In his book “The Lottery,” the historian Nathan Cohen explores how state governments have used lotteries to raise money for everything from building a town square to funding the nation’s wars. He also argues that lottery proponents have long misjudged their potential effect on American politics. Rather than bolstering progressive arguments for public services and reducing tax rates, they have inadvertently helped fuel America’s antitax revolt of the late twentieth century.
The book begins with the history of the lottery’s early days, describing how it spread across England and into the colonies, often in spite of Protestant prohibitions against gambling. During this time, it was possible for people to win land, houses and other valuable possessions without having to pay a fee. Eventually, however, the lottery became a more formalized arrangement, with participants paying for the chance to receive a prize. These prizes could be anything from cash to goods to even slaves.
After legalization, the lottery became an increasingly popular way for states to raise revenue, with proceeds flowing into the coffers of state governments. As Cohen explains, proponents originally believed that lotteries would be able to fill the pockets of state budgets, allowing them to avoid increasing taxes or cutting services. He then lays out the reality of the state lottery’s impact on public finance, showing that the amounts raised are not enough to float most government programs and are disproportionately spent on low-income people.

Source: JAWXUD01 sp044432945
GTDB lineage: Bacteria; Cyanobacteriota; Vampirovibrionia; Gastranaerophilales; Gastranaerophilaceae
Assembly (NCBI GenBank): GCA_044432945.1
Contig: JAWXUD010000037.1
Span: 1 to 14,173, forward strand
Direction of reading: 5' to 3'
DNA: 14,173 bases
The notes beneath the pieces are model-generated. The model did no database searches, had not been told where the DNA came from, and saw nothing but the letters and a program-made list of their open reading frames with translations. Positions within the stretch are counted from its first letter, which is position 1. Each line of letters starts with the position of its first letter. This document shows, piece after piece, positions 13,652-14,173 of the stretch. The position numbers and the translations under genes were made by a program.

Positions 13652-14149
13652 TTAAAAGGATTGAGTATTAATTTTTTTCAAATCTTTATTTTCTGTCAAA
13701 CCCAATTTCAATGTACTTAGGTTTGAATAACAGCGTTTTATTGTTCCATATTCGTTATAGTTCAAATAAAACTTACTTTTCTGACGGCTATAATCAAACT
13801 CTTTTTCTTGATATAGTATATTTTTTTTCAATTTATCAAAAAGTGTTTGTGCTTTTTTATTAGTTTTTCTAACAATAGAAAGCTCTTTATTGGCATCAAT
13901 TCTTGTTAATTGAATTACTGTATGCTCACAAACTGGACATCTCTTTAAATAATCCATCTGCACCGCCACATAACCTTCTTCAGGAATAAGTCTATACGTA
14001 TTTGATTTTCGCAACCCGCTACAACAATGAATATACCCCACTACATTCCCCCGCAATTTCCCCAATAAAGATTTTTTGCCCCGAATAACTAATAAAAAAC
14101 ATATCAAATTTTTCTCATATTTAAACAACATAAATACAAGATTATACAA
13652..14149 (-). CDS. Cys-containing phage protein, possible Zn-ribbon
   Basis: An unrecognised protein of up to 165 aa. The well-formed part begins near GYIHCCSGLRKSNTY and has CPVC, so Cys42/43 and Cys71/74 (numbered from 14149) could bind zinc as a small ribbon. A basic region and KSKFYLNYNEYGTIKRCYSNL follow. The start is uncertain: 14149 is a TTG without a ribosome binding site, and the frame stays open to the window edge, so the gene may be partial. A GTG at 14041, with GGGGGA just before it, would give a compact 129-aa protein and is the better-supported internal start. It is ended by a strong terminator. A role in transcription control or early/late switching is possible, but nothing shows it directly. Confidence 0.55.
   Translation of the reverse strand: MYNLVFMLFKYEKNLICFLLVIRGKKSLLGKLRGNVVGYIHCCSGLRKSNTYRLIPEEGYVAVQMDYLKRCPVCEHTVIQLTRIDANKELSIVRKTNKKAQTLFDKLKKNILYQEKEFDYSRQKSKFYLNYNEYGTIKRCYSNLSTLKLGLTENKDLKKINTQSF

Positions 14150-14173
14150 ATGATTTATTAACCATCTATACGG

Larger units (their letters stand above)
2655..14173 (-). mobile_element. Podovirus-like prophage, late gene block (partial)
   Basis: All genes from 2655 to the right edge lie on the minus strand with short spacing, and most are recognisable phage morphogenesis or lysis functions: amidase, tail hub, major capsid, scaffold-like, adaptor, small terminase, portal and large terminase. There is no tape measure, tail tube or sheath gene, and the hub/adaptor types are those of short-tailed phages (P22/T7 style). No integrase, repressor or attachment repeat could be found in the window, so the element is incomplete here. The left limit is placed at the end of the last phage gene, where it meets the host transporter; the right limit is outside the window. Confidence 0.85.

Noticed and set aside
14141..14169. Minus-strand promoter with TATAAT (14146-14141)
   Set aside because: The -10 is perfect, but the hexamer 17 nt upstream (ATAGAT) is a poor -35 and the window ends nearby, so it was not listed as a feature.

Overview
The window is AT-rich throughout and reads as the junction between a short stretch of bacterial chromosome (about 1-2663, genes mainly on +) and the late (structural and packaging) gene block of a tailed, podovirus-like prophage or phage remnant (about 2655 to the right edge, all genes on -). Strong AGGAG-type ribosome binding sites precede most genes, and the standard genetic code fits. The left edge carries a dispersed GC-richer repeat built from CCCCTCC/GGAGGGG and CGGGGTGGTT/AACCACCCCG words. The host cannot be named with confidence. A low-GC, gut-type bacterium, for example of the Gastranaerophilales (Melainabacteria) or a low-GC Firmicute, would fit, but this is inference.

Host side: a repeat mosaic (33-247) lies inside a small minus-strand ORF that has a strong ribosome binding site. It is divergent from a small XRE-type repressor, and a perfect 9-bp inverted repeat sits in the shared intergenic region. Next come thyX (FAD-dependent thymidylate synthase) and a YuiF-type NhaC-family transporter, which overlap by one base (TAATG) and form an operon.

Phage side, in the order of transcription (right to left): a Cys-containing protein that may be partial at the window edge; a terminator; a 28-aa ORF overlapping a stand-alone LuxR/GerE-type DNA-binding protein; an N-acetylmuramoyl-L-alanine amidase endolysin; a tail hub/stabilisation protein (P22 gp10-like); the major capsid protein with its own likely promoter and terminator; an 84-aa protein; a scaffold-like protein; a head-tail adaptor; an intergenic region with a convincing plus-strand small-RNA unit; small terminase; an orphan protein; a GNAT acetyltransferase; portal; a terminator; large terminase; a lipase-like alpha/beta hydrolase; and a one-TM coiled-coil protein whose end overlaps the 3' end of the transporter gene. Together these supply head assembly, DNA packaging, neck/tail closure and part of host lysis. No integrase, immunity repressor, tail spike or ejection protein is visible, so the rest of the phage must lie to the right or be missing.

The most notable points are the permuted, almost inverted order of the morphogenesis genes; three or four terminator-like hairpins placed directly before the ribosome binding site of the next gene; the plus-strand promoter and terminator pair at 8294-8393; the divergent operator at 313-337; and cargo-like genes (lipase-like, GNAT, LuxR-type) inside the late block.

In the nineteen-sixties, as population growth, inflation and the cost of war began to strain state budgets, proponents began to hedge their bets. They stopped arguing that a lottery would allow them to avoid raising taxes and focused on selling it as a way to fund an individual line item in a state’s budget—usually education but occasionally elder care, public parks or aid for veterans. This approach helped persuade an otherwise tax-averse public to embrace the lottery, as a way of paying for something they felt needed doing.
Despite the fact that state lottery profits are a tiny fraction of total state revenues, lottery proponents continue to argue that winning the jackpot is a great feeling and that playing is a civic duty. While this message resonates with many, there’s another undercurrent, as evidenced by the fact that lottery players are disproportionately poor, uneducated and nonwhite. In addition, players play on average for only a few months of the year and spend an average of about one percent of their annual income on tickets.
As a result, lottery commissions aren’t above using tactics borrowed from the tobacco and video-game industries. They offer scratch-off tickets that are coded with the idea that playing is fun, and they promote their games with colorful graphics and awe-inspiring statistics, all designed to make winning seem attainable. This strategy obscures the regressive nature of the lottery and enables it to keep drawing millions of Americans into its trap. Moreover, it gives the impression that the poor are just too lazy to work hard and should be rewarded for their failure with big jackpots.